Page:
LANSING, Mich. (AP/WOOD) — A proposed tax hike aimed at improving Michigan’s transportation infrastructure and schools is heading to voters.
The Michigan Legislature has put a sales tax increase on the May statewide ballot as part of a road funding plan.
Boosting the 6 percent sales tax to 7 percent is the centerpiece of a plan to pump $1.3 billion more into transportation infrastructure and at least $300 million more into schools. The required two-thirds of members in the Republican-dominated Senate backed the constitutional amendment early Friday morning. The House approved it earlier Friday morning.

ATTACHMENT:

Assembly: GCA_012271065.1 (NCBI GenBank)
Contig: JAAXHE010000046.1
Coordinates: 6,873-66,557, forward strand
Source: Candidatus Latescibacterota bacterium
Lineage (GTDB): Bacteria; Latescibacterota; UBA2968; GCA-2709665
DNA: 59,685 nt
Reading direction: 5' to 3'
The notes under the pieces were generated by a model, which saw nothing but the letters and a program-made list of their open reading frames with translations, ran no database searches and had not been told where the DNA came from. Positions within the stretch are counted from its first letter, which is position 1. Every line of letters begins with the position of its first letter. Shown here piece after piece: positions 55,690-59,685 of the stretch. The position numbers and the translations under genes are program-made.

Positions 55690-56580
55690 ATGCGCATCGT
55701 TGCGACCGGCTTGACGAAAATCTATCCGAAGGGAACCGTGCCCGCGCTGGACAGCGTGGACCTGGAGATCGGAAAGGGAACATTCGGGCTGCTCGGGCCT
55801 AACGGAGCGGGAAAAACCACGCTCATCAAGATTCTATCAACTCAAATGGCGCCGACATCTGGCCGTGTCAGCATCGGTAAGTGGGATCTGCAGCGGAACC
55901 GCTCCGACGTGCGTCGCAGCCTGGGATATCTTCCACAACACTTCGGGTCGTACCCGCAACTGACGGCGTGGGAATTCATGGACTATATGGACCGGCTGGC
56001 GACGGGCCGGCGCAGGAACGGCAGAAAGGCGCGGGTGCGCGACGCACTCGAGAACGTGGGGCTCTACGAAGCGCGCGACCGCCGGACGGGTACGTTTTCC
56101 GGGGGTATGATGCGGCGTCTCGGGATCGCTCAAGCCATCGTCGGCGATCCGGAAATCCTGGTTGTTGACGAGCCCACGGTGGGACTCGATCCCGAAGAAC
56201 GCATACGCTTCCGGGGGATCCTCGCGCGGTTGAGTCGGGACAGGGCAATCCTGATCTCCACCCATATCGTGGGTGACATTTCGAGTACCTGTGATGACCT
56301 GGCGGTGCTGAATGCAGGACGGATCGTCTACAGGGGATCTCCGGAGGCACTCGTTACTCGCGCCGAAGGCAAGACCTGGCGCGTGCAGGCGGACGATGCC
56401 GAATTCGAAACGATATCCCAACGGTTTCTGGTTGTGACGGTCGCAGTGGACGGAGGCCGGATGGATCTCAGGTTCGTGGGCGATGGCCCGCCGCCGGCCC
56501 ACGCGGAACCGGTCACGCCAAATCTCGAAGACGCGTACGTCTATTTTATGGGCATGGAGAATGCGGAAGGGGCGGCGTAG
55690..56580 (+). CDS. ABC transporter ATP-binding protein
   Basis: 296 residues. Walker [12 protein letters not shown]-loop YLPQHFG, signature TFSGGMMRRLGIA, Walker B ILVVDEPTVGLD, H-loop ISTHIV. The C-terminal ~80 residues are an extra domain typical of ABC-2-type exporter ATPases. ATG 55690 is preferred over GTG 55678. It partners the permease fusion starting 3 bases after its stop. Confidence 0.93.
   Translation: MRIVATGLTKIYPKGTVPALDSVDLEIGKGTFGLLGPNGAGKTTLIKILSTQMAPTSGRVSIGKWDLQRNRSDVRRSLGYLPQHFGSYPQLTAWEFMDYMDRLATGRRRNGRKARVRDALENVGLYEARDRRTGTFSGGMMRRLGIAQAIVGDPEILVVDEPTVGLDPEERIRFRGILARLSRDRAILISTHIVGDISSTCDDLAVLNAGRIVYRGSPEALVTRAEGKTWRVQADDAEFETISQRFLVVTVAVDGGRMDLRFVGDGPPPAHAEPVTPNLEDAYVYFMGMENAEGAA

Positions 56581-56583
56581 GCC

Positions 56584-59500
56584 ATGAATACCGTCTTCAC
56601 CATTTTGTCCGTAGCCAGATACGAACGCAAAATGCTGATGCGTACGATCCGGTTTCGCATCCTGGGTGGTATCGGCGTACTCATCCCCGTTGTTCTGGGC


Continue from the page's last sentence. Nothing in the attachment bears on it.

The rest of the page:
Lawmakers passed a significant increase in the state’s per-gallon gasoline tax that only will take effect if voters approve the sales tax hike along with the elimination of the sales tax that drivers pay at the pump.
If voters decide not to vote on the sales tax increase in May there will be no new funding. The package consisting of eleven bills will go away, which means Gov. Snyder has a lot of work ahead of him to convince voters to approve the sales tax.
“It’s going to require a lot of effort out there, talking to citizens, talking to different groups and constituencies, it’s just part of the process,” said Gov. Snyder. “If you go back to 2012 we had six ballot proposals and I was very active in that process. We had personal property taxes last August and that was successful so our track record is good. This will be good, old-fashioned hard work but that’s what I was hired to do.”